Hello. It's Day Six.
Do y'all remember, as kids, when our parents would tell us to find one, and stay in good company? Every time as a kid I had a new friend, or I came across someone new, the only question my parents would ask me about them is 'What do they want to be when they grow up?', 'Do you always have a good time with them?' and 'What do you like about them?'
I was a child. And those questions would irk me to no extent. I wanted friends. I wanted to have fun. What I didn't, for the life of me, in all me naivety at the age realise is that they were instilling in me the habit of asking myself these things about anyone I met in life. And I certainly don't mean to create grounds for any level of discrimination here. It certainly is constructive to ask yourself something so basic. And, I reckon it's alright if amongst a bunch of people you find yourself to be feeling stupid. Trust me, that company isn't going to let you feel that for longer. It's vital to know people who inspire you, and arouse even the smallest ambition. There's much to benefit from knowing people you feel always have something to teach you. I deliberately do not emphasise on learning something from them, because that is not what happens. Knowledge and passion is always heard; so such eclectic people know how to make themselves heard. I try to be around as many people as I can, regardless of how smart each one is. There's always something the other person will be better at than you or somebody else. And it's always beneficial to know something about everything, rather than knowing everything about just one topic.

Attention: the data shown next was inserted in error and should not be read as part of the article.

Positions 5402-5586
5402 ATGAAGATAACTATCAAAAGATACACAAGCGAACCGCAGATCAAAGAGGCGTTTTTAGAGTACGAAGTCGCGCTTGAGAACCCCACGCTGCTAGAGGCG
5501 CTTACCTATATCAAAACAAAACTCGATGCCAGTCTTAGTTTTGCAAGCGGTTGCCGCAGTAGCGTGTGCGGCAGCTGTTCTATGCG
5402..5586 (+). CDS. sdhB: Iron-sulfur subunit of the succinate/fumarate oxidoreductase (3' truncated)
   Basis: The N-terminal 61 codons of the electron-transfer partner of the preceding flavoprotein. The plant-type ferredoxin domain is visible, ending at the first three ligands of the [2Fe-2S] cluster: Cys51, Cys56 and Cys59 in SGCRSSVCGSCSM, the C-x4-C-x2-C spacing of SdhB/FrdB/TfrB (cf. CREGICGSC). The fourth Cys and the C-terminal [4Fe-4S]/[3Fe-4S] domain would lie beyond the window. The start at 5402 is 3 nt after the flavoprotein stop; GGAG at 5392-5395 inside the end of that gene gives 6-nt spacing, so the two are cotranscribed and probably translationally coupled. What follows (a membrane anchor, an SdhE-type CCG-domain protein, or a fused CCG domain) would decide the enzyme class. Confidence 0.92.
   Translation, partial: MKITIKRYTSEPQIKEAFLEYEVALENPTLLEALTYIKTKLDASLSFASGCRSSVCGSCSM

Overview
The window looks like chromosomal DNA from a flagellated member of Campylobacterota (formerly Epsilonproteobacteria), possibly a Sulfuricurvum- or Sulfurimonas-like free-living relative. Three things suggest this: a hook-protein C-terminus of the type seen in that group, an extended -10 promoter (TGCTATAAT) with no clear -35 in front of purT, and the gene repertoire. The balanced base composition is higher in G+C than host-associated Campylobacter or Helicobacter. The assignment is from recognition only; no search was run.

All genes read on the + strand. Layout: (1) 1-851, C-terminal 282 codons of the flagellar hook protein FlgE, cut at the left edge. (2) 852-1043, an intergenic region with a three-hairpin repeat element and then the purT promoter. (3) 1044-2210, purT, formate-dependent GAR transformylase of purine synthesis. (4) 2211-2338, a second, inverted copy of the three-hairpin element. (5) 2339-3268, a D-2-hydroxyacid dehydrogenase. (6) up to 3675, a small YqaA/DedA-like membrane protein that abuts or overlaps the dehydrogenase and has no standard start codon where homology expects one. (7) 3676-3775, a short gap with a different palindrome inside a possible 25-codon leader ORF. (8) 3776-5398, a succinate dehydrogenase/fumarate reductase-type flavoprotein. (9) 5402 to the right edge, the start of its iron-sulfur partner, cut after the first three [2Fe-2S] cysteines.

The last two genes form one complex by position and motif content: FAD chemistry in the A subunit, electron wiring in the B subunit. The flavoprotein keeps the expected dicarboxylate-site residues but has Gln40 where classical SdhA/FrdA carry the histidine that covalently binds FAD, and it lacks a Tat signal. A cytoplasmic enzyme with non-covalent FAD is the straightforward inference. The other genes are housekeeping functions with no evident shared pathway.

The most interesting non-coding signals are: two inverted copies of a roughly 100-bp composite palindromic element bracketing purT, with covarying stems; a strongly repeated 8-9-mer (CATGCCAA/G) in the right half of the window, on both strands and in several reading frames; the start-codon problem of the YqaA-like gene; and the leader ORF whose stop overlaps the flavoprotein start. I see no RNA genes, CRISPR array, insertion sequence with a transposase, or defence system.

A little off track, but that just sounded like the perfect analogy about architects and engineers. Architects know something about everything - we're very fruitful like that (Engineers, joke!)
So, all ye lads go on head first and find people who make you feel stupid. And, if you find someone staggering enough, you can write a poem about them, you're golden! Surround yourself with not what you think is cool. Because when Dickens and Hardy and Rowling are rocking your world, or Farida Khanum's voice makes you want to cry into your pillow at night, and you'll have no one to share about all such rudiment, yet things so full of substance, you'll wish you wouldn't have made the arid choice of choosing a company because it was cool.
Have Yourself a Merry Little Christmas.